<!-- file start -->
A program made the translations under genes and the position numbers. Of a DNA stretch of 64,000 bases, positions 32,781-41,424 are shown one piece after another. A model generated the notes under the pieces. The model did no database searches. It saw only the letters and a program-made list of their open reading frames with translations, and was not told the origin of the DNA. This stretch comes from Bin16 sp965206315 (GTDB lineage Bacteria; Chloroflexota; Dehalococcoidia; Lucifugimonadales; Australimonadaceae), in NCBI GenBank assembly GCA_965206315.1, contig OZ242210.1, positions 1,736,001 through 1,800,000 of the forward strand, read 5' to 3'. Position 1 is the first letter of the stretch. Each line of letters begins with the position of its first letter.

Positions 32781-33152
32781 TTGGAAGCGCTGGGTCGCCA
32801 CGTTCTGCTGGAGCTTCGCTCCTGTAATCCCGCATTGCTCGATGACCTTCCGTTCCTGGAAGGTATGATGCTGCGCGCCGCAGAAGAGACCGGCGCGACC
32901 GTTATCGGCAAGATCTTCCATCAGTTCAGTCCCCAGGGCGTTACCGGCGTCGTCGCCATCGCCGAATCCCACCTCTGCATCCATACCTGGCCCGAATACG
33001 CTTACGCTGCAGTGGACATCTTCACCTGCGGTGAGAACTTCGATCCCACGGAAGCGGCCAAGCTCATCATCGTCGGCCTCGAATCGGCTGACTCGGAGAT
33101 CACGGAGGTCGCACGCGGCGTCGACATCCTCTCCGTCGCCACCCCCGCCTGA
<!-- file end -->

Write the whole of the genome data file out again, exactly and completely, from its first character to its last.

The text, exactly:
A program made the translations under genes and the position numbers. Of a DNA stretch of 64,000 bases, positions 32,781-41,424 are shown one piece after another. A model generated the notes under the pieces. The model did no database searches. It saw only the letters and a program-made list of their open reading frames with translations, and was not told the origin of the DNA. This stretch comes from Bin16 sp965206315 (GTDB lineage Bacteria; Chloroflexota; Dehalococcoidia; Lucifugimonadales; Australimonadaceae), in NCBI GenBank assembly GCA_965206315.1, contig OZ242210.1, positions 1,736,001 through 1,800,000 of the forward strand, read 5' to 3'. Position 1 is the first letter of the stretch. Each line of letters begins with the position of its first letter.

Positions 32781-33152
32781 TTGGAAGCGCTGGGTCGCCA
32801 CGTTCTGCTGGAGCTTCGCTCCTGTAATCCCGCATTGCTCGATGACCTTCCGTTCCTGGAAGGTATGATGCTGCGCGCCGCAGAAGAGACCGGCGCGACC
32901 GTTATCGGCAAGATCTTCCATCAGTTCAGTCCCCAGGGCGTTACCGGCGTCGTCGCCATCGCCGAATCCCACCTCTGCATCCATACCTGGCCCGAATACG
33001 CTTACGCTGCAGTGGACATCTTCACCTGCGGTGAGAACTTCGATCCCACGGAAGCGGCCAAGCTCATCATCGTCGGCCTCGAATCGGCTGACTCGGAGAT
33101 CACGGAGGTCGCACGCGGCGTCGACATCCTCTCCGTCGCCACCCCCGCCTGA